- PHASE 2 (EDA expects to release the Phase 2 NOFO in Fall 2023.): In Phase 2, EDA will make at least 5 implementation awards to designated EDA Tech Hubs. Only Tech Hubs that EDA designates during Phase 1 are eligible to apply for Phase 2.
EDA Prepares for Recompete Pilot Program NOFO (U.S. EDA) The Recompete Pilot Program will support economic revitalization in distressed communities across the country. The program will target areas where prime-age (25-54 years) employment significantly trails the national average, with the goal to close this gap through flexible, bottom-up strategy development and implementation investments.
EDA will deploy funding through a two-phase competition which will be detailed in the upcoming NOFO.
Administration Awards $20 Million for Domestic Supply Chains Resiliency (NIST) The Hollings Manufacturing Extension Partnership (MEP), a program of the U.S. Department of Commerce’s National Institute of Standards and Technology (NIST), awarded roughly $400,000 to each of its MEP National Network Centers. The total $20 million in funding will make domestic supply chains more efficient. These awards will support a database called the National Supply Chain Optimization and Intelligence Network (SCOIN), which focuses on scouting services, filling supply chain gaps, and creating a map of U.S. supplier capacity. Each center must dedicate one staff member or contractor per year for an initial two years, with potential extension.
The U.S. Added 339,000 Jobs in May. It’s a Stunningly Strong Number (NPR) A report from the U.S. Department of Labor states that job gains for last month were higher than initially expected, continuing trends seen since March. These strong numbers indicate that significant hiring in industries such as business services, health care, and hospitality continue to grow. Construction companies alone added 25,000 jobs in May, despite challenges seen in the housing market. However, despite this growing number of jobs, unemployment increased to 3.7% in May as more workers returned to the workforce. This tight job market has a strong outlook for workers but can contribute to continued concerns about inflation and price stability.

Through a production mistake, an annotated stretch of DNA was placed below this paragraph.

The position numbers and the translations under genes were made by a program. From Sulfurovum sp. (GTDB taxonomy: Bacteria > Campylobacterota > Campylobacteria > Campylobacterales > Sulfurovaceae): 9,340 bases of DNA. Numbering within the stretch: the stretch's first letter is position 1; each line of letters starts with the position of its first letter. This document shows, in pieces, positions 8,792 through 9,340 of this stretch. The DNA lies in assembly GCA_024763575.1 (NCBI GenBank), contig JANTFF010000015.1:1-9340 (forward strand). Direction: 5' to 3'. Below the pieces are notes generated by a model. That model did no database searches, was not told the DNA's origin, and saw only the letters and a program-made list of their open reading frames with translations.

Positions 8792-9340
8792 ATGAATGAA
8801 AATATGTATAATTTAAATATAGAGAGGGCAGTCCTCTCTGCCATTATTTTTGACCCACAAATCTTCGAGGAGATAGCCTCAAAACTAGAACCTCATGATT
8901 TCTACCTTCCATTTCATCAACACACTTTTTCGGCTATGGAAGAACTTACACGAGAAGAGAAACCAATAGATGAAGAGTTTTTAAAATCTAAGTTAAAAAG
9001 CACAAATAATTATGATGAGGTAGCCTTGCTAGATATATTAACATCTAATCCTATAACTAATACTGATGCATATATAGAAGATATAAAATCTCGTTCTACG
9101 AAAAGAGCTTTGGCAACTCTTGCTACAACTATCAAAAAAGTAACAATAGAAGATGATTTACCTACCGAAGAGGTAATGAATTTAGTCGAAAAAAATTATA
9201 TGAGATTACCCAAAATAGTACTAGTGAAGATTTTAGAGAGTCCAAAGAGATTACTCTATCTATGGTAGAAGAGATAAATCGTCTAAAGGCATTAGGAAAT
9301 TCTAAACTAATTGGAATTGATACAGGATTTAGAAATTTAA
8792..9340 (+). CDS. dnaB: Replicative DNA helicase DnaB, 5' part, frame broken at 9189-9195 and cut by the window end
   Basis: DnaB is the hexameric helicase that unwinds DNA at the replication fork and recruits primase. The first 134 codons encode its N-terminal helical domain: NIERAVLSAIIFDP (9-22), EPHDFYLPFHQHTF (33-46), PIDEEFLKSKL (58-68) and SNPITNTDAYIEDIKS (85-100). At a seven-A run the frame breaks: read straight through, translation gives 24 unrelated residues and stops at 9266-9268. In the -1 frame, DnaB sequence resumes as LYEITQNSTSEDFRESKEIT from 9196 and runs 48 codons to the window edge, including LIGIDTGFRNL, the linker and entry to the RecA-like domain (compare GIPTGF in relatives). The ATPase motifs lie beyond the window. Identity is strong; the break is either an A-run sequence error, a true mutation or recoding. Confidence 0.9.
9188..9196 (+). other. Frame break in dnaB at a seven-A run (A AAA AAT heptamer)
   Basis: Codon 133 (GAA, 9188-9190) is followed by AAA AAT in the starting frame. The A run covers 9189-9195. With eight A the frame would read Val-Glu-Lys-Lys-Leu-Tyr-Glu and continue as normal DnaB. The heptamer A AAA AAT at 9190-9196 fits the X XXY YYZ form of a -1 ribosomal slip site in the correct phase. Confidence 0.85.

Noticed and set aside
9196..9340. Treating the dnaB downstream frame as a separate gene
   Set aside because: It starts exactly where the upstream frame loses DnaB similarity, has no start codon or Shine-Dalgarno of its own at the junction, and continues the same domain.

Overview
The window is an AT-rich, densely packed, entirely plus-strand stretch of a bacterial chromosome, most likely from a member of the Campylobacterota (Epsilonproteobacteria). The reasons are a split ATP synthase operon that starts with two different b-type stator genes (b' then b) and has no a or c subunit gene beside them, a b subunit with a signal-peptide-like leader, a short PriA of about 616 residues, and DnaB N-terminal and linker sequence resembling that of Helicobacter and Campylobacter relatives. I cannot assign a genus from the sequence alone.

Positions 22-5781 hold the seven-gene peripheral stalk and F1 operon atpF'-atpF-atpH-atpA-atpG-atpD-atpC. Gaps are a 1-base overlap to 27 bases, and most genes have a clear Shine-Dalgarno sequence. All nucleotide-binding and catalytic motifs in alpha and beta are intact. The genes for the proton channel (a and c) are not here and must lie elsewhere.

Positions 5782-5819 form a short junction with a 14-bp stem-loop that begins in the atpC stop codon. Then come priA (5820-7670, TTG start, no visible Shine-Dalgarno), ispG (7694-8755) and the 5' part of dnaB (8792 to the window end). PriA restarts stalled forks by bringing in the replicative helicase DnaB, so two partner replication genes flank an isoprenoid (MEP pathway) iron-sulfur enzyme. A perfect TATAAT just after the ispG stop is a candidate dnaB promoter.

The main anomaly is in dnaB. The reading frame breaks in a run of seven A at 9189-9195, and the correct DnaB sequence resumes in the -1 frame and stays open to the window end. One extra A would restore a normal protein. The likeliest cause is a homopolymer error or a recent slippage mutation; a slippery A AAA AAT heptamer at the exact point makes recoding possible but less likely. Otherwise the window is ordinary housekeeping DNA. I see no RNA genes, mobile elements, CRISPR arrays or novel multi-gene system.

Inflation Has Eased, but Economists Are Still Worried (The New York Times) Inflation is beginning to abate meaningfully for American consumers as prices are no longer climbing as rapidly across a wide array of products. The Fed has spent the past 15 months locked in an aggressive war against inflation, raising interest rates above 5 percent in an attempt to get price increases back down to a more normal pace. Fed Chair Jerome Powell emphasized that it was too early to declare victory in the battle against rapid price increases.
More Countries Line Up for U.S.’s EV Tax Credits (Politico) Southeast Asian nations including the Philippines, Malaysia, and Indonesia, are in negotiations to take advantage of the U.S. tax perks for electric vehicles. The Indo-Pacific Economic Framework, a trade initiative the Biden Administration launched with 13 other countries, could enable electric vehicle batteries made with critical minerals to qualify for tax credits that were created through the U.S. Inflation Reduction Act. The law requires foreign countries to have a free trade agreement with the U.S. in order to be eligible. These tax credits were created to incentivize the adoption of electric vehicles and increase domestic manufacturing, but these countries are seeking to boost their own production of clean technology using the tax credits..